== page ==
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Thursday, March 5, 2015

The Right Word

We recently watched a rerun of one of our favorite episodes of Law and Order: SVU. One of the things that intrigue us about this episode is the witness to the nearly-fatal beating, the daughter of the victim. The child has Williams Syndrome, which can cause learning and developmental disabilities, along with very social personalities and an affinity for music. The child does not see the crime occur, she hears it. Since she has very sharp hearing and perfect pitch, she will be able to identify the assailant when she hears his voice. This actually happens when someone who is not a suspect speaks while he is in the police station. The girl doesn't say that this is the man who beat her mother, however. She walks up to him and says, "You used the wrong word. You called my mother a bitch. A bitch is a female dog. My mother is not a bitch!" Even though the defense attorney questions the witness' identification of the assailant, justice prevails.

I've seen many examples of people using the wrong word over my lifetime, but the trend appears to be growing. One that I have never forgotten happened many, many years ago. It was very early in my daily drive out to my retail job at Denver International Airport. There was, and I believe still is, a florist's shop at the corner of a fairly busy intersection along the route that I drove that day. They had a sign with the name of the shop, the kind that has space below the business name for plastic letters to spell out messages like, "Don't forget Valentine's Day!" Well, this particular day, their sign had me mystified. I actually drove at least half a dozen blocks before I figured it out. The sign was advertising BO-KAYS for $9.95.

I drove down the street shaking my head and trying to figure it out. What the heck is a bo-kay, I wondered. In my mind, I was pronouncing it bo-kye. Bo-kye, bo-kye...what in the world is a bo-kye? Why would anybody want one? Was $9.95 even a good price for this mysterious object available at the corner florist's? Then it hit me between the eyes (that is sorta where the brain is, right?). It was a bo-kay...bow k...bouquet! You know, if they had spelled it that way, I would have understood it immediately.

As a moderately good speller, perhaps I am too judgemental of this situation. Heck, I'm still trying to get used to the common replacement of donut for doughnut. In fact, the grammar and spell-checking demon that I recently installed on my computer, which drives me insane with trying to change my writing style because I do not care if it thinks I am missing an article or am being too wordy, is currently underlining doughnut and suggesting that I change it to donut. Gah!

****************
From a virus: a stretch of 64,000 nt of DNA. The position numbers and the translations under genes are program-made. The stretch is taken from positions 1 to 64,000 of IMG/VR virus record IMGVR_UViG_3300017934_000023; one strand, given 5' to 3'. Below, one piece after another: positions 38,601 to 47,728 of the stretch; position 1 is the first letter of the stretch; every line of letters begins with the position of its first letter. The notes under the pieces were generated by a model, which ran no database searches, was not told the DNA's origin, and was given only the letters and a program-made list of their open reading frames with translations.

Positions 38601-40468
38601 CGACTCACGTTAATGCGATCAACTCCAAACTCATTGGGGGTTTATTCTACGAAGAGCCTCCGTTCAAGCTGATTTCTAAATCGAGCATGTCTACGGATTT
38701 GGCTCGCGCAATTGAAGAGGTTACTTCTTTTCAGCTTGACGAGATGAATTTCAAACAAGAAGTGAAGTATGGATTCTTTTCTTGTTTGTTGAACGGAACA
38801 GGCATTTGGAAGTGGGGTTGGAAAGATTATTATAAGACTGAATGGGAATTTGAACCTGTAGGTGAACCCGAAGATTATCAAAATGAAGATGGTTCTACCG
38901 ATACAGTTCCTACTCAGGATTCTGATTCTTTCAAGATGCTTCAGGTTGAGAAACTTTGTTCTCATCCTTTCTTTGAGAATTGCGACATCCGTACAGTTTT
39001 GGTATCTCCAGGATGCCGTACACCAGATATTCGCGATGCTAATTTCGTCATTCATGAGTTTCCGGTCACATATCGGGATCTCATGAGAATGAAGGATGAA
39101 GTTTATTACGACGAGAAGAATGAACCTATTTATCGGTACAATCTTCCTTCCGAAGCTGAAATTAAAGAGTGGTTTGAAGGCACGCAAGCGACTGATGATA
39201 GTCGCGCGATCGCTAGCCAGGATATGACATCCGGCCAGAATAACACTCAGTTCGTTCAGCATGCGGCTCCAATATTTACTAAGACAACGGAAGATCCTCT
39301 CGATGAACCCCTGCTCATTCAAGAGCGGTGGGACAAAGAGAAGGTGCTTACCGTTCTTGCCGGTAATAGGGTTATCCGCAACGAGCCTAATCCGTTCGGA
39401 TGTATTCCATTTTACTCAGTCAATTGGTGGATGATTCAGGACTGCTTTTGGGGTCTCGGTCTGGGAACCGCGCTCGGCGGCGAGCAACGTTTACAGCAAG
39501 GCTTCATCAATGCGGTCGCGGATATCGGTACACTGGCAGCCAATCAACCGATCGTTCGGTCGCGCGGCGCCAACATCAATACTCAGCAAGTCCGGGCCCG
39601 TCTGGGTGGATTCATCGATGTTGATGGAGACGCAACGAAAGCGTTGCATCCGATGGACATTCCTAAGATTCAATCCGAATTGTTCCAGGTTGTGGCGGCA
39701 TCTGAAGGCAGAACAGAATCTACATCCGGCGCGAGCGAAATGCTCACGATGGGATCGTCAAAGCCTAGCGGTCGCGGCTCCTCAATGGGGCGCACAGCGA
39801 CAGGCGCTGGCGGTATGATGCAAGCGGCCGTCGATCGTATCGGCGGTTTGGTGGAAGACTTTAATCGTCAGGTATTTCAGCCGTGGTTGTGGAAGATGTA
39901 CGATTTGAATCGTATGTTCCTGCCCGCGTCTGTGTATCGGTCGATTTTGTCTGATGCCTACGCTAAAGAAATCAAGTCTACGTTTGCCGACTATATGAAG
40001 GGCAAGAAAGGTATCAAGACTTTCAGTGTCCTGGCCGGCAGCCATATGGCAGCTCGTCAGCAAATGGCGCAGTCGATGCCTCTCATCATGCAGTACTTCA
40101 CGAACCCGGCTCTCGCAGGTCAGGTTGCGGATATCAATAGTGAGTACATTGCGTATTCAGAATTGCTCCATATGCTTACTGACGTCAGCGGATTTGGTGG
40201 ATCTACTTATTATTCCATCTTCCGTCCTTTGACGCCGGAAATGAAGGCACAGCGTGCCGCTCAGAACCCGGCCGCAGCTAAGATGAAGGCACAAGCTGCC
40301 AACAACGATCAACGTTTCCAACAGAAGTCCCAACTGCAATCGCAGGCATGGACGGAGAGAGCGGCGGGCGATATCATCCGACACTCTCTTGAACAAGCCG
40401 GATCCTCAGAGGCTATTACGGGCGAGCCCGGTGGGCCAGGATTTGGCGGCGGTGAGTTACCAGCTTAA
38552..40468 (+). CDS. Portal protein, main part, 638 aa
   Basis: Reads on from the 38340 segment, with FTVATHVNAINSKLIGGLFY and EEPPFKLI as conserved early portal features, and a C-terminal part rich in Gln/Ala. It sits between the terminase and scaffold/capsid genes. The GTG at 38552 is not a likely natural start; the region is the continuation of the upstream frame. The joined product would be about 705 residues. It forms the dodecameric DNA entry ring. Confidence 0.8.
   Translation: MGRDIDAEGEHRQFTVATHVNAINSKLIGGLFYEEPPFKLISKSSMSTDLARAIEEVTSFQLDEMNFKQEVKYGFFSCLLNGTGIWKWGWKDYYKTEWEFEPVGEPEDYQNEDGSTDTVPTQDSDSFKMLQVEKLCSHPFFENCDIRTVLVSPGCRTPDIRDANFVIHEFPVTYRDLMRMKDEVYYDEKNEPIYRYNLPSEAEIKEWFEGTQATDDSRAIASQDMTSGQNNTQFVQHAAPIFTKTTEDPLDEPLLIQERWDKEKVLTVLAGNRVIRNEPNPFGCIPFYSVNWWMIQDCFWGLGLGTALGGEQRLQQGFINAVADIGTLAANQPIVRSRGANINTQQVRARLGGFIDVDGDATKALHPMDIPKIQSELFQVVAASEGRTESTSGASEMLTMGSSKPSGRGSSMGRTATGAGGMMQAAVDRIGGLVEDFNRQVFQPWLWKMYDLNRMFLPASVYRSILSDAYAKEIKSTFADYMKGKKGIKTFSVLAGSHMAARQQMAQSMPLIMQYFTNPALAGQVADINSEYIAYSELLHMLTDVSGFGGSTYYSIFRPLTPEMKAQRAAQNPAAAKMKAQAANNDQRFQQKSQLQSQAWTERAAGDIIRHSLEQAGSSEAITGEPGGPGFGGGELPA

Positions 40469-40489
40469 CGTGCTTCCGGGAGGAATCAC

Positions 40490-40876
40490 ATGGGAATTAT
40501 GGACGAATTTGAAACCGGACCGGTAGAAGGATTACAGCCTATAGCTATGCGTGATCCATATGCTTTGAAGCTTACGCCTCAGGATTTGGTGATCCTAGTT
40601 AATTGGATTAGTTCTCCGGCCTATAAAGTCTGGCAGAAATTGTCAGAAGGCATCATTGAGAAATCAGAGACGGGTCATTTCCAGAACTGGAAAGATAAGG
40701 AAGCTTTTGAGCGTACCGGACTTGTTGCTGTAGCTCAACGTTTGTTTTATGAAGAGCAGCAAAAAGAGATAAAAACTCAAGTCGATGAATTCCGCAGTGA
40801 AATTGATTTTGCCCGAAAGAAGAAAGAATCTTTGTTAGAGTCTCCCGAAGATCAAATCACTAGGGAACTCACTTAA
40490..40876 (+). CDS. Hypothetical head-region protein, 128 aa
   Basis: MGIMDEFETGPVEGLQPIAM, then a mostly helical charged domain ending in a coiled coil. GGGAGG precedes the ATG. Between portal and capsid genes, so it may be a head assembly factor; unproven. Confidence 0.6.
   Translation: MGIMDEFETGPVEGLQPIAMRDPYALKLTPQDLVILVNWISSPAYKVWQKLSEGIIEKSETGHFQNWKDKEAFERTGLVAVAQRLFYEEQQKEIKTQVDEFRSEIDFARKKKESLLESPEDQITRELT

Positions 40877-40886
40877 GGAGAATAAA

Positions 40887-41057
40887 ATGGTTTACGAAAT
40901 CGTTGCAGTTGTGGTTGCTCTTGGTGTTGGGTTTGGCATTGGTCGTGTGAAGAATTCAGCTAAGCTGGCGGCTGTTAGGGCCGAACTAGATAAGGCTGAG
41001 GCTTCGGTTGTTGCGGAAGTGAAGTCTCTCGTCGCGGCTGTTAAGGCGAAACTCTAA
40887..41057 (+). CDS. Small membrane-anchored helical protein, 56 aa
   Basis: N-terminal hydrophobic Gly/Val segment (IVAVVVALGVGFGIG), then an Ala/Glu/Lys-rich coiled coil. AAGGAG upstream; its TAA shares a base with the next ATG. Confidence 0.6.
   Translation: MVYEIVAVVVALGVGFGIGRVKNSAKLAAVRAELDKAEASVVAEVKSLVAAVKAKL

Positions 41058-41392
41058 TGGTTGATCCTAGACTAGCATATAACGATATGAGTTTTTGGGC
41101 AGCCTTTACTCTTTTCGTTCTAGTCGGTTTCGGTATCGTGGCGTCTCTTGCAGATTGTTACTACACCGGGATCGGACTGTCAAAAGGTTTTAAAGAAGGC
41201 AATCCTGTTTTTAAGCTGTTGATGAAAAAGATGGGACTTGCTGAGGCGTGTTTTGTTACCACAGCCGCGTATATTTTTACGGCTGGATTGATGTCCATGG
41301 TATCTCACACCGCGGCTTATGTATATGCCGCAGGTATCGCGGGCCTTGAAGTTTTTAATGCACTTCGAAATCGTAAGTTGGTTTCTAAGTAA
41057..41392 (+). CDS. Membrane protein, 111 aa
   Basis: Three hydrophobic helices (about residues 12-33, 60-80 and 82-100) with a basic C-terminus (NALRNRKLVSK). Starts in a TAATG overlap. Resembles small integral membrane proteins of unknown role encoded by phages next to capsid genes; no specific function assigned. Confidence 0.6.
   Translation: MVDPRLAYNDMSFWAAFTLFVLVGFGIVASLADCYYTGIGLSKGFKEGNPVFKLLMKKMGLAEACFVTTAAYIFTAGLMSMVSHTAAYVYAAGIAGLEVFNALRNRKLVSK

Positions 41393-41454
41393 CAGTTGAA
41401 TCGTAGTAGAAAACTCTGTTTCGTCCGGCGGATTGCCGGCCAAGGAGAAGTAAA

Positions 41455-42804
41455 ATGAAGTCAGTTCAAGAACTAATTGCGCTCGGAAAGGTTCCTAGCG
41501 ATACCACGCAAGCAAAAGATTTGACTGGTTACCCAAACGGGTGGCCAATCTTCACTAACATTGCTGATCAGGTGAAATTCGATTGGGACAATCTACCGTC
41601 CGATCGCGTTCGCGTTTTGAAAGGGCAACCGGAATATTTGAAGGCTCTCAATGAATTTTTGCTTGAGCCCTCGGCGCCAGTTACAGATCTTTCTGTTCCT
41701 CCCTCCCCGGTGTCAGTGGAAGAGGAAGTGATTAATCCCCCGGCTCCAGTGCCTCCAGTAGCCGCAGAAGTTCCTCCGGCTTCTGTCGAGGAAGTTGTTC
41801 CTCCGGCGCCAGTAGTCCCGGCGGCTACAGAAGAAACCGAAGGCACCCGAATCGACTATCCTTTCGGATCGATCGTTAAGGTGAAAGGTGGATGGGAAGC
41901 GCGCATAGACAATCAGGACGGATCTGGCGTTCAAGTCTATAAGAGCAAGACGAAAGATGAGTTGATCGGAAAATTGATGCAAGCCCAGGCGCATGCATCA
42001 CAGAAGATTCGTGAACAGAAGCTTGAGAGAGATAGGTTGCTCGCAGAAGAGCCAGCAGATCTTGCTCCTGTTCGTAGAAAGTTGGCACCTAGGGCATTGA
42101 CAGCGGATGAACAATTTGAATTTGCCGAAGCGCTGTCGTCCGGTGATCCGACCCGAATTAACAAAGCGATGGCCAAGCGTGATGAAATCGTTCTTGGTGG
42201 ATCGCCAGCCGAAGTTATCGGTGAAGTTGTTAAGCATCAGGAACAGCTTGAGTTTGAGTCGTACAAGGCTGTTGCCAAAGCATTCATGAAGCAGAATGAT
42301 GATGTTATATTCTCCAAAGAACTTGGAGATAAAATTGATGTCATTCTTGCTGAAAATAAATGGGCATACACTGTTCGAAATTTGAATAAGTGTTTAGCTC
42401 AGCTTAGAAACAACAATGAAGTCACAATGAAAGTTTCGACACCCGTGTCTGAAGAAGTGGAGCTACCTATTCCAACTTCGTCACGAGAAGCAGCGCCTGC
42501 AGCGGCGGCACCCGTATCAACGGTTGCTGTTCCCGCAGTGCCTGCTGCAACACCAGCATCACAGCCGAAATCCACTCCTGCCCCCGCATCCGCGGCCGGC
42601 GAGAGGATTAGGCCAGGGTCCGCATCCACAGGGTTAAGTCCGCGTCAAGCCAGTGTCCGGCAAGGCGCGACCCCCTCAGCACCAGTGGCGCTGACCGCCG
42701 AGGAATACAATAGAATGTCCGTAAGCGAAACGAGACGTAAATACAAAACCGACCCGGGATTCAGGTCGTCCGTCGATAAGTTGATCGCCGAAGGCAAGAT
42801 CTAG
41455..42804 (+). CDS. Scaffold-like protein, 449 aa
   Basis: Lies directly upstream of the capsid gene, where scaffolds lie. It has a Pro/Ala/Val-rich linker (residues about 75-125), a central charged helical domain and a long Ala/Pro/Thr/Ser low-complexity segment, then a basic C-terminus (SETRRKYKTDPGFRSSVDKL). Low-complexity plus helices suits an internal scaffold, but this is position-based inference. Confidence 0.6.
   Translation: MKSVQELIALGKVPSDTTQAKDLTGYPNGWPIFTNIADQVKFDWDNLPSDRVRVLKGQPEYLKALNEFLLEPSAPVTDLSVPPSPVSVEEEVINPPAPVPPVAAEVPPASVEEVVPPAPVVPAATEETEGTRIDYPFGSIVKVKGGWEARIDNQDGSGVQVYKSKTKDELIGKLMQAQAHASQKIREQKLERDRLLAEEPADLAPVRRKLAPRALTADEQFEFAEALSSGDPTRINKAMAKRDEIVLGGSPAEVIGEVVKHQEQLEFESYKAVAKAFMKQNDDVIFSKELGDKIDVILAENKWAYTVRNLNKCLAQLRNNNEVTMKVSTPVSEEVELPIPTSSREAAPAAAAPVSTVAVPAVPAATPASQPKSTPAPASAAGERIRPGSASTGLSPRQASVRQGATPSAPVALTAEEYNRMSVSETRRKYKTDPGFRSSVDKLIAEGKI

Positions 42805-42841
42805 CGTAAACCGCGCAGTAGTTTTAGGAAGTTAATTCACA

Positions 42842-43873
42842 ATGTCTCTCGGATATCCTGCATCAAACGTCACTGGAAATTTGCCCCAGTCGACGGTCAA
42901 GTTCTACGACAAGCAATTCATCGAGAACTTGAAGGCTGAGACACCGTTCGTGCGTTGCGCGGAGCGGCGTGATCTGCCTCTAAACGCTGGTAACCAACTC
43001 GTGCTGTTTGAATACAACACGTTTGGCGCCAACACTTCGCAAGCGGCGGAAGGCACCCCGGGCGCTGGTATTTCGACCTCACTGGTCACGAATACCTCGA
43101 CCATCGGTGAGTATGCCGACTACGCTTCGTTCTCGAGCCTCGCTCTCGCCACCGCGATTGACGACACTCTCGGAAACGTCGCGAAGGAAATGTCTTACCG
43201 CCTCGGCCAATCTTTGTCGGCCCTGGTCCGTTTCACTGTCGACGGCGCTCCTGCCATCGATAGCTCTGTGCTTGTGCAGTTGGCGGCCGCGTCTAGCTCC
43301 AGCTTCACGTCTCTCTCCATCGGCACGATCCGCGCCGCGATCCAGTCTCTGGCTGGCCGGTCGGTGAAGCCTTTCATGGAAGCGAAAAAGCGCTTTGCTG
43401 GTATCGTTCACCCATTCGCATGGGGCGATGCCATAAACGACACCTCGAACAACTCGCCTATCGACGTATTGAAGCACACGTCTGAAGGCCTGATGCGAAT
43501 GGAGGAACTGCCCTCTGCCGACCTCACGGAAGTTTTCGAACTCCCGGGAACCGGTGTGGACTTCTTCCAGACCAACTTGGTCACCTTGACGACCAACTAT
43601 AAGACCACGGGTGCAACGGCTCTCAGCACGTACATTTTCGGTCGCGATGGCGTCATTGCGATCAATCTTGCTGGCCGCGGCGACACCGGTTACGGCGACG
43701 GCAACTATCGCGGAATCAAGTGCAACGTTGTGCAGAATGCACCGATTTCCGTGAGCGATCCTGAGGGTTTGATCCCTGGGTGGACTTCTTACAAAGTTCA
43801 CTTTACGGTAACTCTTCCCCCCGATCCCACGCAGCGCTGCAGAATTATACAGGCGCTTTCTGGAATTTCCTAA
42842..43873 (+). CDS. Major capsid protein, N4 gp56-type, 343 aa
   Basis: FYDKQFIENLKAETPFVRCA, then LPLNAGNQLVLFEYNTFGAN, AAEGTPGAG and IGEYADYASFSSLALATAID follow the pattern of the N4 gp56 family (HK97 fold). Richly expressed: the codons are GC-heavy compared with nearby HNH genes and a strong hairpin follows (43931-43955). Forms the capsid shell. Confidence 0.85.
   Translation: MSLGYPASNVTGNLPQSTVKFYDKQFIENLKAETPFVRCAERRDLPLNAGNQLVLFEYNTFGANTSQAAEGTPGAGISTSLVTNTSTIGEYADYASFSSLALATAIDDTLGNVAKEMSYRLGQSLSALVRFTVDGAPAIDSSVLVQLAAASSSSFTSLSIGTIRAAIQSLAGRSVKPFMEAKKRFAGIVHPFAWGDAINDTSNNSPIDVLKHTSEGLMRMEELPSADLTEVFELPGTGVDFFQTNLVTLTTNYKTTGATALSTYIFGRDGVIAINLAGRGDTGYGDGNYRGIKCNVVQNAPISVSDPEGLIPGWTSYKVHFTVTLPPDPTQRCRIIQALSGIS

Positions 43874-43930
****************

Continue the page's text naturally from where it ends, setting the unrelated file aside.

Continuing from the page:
I've noticed while reading various things on various parts of the internet that many old-time sayings are either lost or misheard, along with new terms using the wrong word. I actually saw something in the body of an article that surprised me because there was obviously no proofreading. I can't even begin to tell you what the article was about. All that I know is that I wrote down the gem for a later date. The writer observed, "At lease they admit it." Mm-hmm. A lease is an agreement whereby one party agrees to pay another party for use of property. C'mon, professional writer, at least you could have someone double-check your work!

Another one that can make me laugh is when someone writes that such-and-such person is a hoe. That's a good one. Feel free to call me a hoe. A hoe is a gardening/agricultural implement. It's sort of a flat blade on a long handle and is excellent for moving earth around in your garden. It chops at the roots of weeds, giving the plants that you like more room to grow. Now, if you should call me a ho, as in whore, we will definitely have a problem. That is absolutely not the right word, not to describe me. Don't use it. Actually, whether you think it is the right word for someone or not, let's not use that one, shall we?

Which misused words or phrases irritate you? I'll list a few more here to start you off.

-Now in days or now a days instead of nowadays.

-Using myself instead of me or I because people think it makes them sound smarter. It doesn't.

-Saying you stood overnight at your friend's house. Were there no chairs? You stayed there overnight.

-And, as always, not knowing that the ground is outdoors, and the floor is indoors.